Officials representing a controversial salmon farm proposed for Frenchman Bay hope to meet with the public in the coming weeks to explain their vision amid vocal – and visible – opposition.
The company originally planned to meet with the public tonight in Gouldsboro, but postponed the meeting because of concerns about a large crowd and COVID-19, said Thomas Brennan, director of project development for American Aquafarms.
“It just didn’t make sense to get that many people together,” he said, adding that they may wait a month or more before rescheduling.
Ten days ago, a flotilla of boats showed their opposition to the project in the water surrounding Acadia National Park. The company is proposing to lease two 60-acre sites in the bay where they would place 30 pens to raise Atlantic salmon.
In addition, the company wants to use the Maine Fair Trade Lobster factory in Prospect Harbor as a fish processing facility.
The $300 million venture, projected to produce 66 million pounds of salmon annually, is pending regulatory approvals. The company estimates it will hire about 75 workers for the pens and many more than that in the processing plant.
Company vice president Eirik Jors said American Aquafarms wants to open a U.S. location to help meet the growing demand for salmon.
“The U.S. imports about 90% of its seafood,” he said. “A large proportion of that comes from Vietnam, China, Chile, Norway and Canada. It’s freighted and transported globally. Our vision is we are able to offer some of that production locally in the U.S.”
From the start, opponents have argued that the project should not be allowed in Frenchman Bay, citing concerns about potential environmental damage. The National Park Service blasted the proposal in July.
“The scale of the development – the equivalent of 16 football fields – is unprecedented in the United States and incongruous with the existing nature and setting of Frenchman Bay and its surrounding lands,” NPS Superintendent Kevin Schneider said.
Other groups, including Protect Maine’s Fishing Heritage and Frenchman Bay United, are worried about the loss of fishing grounds for lobstermen and others. They say lights and noise from the pens, combined with increased boat traffic, will turn Frenchman Bay from a popular tourist spot to an industrial factory site.
James West, a fourth-generation fisherman from Sorrento, said the lease site is too big and he’s worried about impacts on lobsters and fish.
“That’s a big chunk of bottom we would be giving up,” he said. “That could change the ecosystem of this bay tremendously. I don’t want to see that happen.”
Bar Harbor Town Councilor Jill Goldthwait, a former independent state senator who served on the Legislature’s Marine Resources Committee, said she gave careful consideration to the proposal before deciding to oppose it. She is mindful of the need to bring seafood production back to the U.S.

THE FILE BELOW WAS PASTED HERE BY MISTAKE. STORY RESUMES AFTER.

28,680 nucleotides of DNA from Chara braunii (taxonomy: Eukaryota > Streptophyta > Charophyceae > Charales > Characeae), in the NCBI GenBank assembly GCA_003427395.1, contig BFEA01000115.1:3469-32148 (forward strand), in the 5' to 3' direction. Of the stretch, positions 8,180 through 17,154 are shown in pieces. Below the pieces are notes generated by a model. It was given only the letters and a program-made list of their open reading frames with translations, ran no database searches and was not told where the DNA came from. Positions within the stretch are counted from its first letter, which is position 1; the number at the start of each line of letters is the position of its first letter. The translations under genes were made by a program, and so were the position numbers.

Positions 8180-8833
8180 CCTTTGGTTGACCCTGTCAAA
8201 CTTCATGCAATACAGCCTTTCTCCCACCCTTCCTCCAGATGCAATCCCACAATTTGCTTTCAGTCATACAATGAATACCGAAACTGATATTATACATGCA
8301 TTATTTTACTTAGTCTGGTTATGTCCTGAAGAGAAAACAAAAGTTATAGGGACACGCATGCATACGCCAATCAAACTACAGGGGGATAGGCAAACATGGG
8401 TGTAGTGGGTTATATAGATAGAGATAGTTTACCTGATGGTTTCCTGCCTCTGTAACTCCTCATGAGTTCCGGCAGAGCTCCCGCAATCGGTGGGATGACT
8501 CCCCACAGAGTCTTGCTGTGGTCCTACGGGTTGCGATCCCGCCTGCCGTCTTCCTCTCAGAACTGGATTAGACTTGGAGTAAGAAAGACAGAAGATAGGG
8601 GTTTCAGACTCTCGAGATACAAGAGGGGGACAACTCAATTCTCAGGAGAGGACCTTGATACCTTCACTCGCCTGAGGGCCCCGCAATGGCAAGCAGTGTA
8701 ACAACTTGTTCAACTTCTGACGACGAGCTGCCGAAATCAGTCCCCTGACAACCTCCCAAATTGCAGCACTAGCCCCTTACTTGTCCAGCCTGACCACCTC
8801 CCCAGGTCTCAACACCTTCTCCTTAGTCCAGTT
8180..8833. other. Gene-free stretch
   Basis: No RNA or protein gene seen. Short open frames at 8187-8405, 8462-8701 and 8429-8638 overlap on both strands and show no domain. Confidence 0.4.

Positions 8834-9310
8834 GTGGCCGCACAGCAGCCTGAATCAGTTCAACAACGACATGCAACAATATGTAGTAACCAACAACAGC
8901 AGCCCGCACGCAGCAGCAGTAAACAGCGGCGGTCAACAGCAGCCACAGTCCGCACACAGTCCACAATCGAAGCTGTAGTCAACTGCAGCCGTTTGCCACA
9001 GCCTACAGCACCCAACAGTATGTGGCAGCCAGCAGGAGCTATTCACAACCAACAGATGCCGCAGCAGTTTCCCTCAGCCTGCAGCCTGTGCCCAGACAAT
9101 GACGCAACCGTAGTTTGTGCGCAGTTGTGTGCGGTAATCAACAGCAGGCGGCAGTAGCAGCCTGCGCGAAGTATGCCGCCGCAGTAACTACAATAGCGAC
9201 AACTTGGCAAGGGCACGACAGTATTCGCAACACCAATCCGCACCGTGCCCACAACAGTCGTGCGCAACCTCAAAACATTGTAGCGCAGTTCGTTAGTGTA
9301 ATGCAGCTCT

“Their argument that more seafood grown in our own country is a good thing, I agree with them on that,” she said. “But I am not sure that there aren’t aspects of this that are fatal in my view. It took me a long time to come to that.”
While Maine is known internationally for its lobster catch, whether it will eventually also become home to large scale penfish farming is yet to be determined. The American Aquafarms proposal is one of four to surface in recent years.
In 2018, Nordic Aquafarms announced its intention to build a $500 million, 55-acre land-based salmon farm in Belfast. The project has received all permits, but a lawsuit over where the company wants to put its discharge pipes is pending.
In Bucksport, Maine-based Whole Oceans has received the permits it needs to build a land-based salmon farm on a former paper mill site.
And in Jonesport, Kingfish Zeeland, a Dutch company, is proposing to raise yellowtail, used in sushi, at a land-based facility on Chandler Bay. Approvals for that project are pending.
With the growth of aquaculture in general, including small shellfish and seaweed farms, there’s more concern about competition for space in the Gulf of Maine. But jobs are important too, said Sebastian Belle, executive director of the Maine Aquaculture Association.
“The major challenge we have is the gentrification of coastal communities,” he said. “Maine is at a fork in the road. Maine can choose to become the Connecticut or New Jersey of the north and have summer or retiree communities without a lot of year-round opportunities.”